How's your BS radar?

Every person we know was once a stranger. We met, interacted, drew conclusions about one another- and decided this was someone we would like to get to know better, possibly in an intimate way. We did this by using our internal sensors (gut) that took those experiences and converted them into both emotional and physical (chemical) reactions that formed our first impressions.

For some people, these sensors work fairly well, resulting in good choices about who to befriend or date. For others, their internal radar seems to have a serious malfunction that has left them with a history of friendships and/or intimate relationships that are unfulfilling, one-sided, or worse.

Which of these sounds like you? Can you detect deceit, sense traits in others that you would find undesirable, get strong signals when something isn't as it seems, and/or read another person accurately based on minimal exposure to them? Or, do you find that you are often disappointed by new friends or lovers who seemed "so great" at first, but much less so after getting to know them better?

If you consider yourself a "poor judge of character" or someone who is known to be gullible, taking everyone at face value, you would benefit from tuning up your BS radar. The following are specific things to observe and reflect on the next time you encounter a new potential friend or date.

Throw red flags down when you see any of these:

* A lack of consistency in what they say and what you are both seeing and hearing

If someone is telling you how successful, intelligent, and talented they are--but their non-verbal behavior, dress and overall manner say something very different, you either have someone who misrepresents themselves or has a problem with their self-awareness or self-esteem.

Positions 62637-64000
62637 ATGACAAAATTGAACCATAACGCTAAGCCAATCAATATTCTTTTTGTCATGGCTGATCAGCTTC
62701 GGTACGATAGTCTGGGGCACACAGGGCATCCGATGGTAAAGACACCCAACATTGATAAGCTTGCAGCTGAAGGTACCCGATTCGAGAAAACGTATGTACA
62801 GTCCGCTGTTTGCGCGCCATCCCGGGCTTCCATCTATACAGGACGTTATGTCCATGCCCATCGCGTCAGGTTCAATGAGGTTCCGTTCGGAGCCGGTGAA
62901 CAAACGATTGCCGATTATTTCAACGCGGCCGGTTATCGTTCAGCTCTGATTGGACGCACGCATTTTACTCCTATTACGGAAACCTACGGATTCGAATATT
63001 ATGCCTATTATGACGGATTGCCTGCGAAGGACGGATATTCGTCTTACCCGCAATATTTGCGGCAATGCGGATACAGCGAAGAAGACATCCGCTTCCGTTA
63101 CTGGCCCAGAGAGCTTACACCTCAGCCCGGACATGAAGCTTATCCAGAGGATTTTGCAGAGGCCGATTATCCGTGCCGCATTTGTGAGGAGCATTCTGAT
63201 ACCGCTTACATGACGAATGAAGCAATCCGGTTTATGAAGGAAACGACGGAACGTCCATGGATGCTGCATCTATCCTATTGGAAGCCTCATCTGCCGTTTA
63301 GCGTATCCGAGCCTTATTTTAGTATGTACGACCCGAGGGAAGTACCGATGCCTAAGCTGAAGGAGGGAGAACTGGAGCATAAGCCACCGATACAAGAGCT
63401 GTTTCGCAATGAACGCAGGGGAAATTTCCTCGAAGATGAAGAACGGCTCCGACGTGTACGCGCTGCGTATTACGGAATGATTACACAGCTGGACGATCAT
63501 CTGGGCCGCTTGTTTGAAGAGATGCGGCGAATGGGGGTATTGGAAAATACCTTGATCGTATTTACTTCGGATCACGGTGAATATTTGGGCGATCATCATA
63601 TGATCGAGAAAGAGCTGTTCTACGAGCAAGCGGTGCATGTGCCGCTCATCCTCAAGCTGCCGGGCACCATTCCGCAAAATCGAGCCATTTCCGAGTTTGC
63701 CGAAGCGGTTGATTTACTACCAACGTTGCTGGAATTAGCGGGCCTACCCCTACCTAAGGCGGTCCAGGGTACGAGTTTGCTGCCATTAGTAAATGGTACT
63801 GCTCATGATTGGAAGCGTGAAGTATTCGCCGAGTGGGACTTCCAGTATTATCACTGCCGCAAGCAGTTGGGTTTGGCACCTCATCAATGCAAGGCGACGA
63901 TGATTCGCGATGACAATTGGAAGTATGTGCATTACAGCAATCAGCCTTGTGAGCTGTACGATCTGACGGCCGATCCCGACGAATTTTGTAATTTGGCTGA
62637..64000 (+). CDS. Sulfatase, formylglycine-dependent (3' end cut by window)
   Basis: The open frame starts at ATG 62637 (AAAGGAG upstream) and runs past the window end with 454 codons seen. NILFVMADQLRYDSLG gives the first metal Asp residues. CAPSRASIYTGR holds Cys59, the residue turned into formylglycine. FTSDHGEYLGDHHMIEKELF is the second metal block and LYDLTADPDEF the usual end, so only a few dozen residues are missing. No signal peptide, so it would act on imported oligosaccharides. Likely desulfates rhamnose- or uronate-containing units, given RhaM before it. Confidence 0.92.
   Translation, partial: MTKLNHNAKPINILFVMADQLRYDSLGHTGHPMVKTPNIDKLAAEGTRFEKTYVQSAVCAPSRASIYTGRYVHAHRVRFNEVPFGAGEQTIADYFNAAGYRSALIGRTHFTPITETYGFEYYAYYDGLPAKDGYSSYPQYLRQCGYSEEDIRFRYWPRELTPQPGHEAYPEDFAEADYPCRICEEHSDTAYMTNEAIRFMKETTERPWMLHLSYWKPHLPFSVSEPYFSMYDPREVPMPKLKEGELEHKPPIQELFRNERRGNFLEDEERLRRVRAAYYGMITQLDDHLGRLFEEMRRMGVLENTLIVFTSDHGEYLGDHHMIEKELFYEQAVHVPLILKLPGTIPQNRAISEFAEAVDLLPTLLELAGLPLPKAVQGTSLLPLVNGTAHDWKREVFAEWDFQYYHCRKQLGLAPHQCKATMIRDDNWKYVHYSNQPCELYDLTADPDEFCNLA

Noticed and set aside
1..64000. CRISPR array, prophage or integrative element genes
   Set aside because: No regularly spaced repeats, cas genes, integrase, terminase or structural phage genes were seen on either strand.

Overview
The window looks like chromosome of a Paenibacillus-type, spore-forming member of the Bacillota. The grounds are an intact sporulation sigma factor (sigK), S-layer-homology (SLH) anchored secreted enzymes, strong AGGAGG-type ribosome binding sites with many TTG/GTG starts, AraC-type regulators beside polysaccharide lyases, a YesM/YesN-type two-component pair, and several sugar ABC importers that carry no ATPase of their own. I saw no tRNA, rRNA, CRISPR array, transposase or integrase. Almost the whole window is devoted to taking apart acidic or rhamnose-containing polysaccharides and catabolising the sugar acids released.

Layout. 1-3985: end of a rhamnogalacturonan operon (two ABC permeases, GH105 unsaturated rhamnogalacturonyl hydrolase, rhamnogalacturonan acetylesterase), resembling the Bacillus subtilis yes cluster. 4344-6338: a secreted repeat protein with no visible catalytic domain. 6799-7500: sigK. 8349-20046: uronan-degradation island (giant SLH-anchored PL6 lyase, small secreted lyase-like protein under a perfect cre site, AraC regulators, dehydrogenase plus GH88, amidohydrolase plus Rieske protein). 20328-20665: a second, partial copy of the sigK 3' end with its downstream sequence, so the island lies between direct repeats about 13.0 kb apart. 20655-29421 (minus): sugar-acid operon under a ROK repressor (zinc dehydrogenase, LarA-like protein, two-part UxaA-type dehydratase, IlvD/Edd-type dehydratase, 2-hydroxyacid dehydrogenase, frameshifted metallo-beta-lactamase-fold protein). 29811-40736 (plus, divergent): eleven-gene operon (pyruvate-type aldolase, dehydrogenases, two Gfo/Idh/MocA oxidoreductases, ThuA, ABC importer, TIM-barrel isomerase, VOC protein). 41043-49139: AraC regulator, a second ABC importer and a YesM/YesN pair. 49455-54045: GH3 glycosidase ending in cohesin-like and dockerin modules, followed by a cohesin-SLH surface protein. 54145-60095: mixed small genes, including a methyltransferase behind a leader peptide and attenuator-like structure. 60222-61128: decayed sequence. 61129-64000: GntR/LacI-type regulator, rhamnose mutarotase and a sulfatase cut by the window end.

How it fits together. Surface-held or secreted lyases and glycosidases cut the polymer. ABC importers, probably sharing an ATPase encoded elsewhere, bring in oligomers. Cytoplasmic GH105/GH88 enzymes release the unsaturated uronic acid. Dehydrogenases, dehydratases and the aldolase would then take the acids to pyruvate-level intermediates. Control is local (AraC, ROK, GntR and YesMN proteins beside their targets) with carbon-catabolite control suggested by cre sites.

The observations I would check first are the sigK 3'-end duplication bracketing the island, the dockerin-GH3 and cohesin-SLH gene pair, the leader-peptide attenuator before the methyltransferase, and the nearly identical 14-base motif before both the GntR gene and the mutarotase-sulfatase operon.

* What you are hearing/seeing seems just too good to be true

If something sounds farfetched or unreal, it probably is. Use common sense here. If you are not sure, try to check out the information with another source like mutual friends, or the internet.

* They are negative, derogatory, and/or judgmental in their comments about others or general conversation

If someone is this way when they are on their best behavior it shows a complete lack of self-awareness and good manners, and can be a warning that there is some real anger beneath that surface.

* Their friends are poorly behaved, defensive or make you uncomfortable in some way

Remember that a person's friends are a reflection of them, as we all seek out people like ourselves. If you don't connect or relate to the friends, chances are that you will have little in common with this individual.

* The content of their conversation is inappropriate to the setting--they share too much or what they share is too personal, detailed or makes you uncomfortable

A clear sign of low emotional intelligence, and can be a symptom of poor self-esteem. Unless you have this problem in common, you will have difficulty relating to and conversing with them. This is one of the issues that are usually cited when two people are intellectually incompatible. It is often a source of embarrassment to an individual when their partner relates this way in social settings around co-workers, friends and family.

* Their behavior towards others, especially wait staff or nearby strangers is rude, condescending or disrespectful

This is often a sign of a bully. It is also the behavior employed by an insecure person who is trying to impress others- which this behavior certainly does not.

Read these over, then reflect on the impressions your past and present friends and lovers would have made on you had you consciously applied these to those first interactions you had together. Then make sure you keep these handy as you go about your life at work and play. They could be very useful tools in creating healthy and mutually satisfying friendships and more.

Want to read other articles on this subject?

"How to Wow"
List of more "Nonverbal Communication" articles

"Four signs that he is pulling away"


Toni Coleman, LCSW
Phone: 703-847-1768


Copyright 2008 Antoinette Coleman. All rights reserved.

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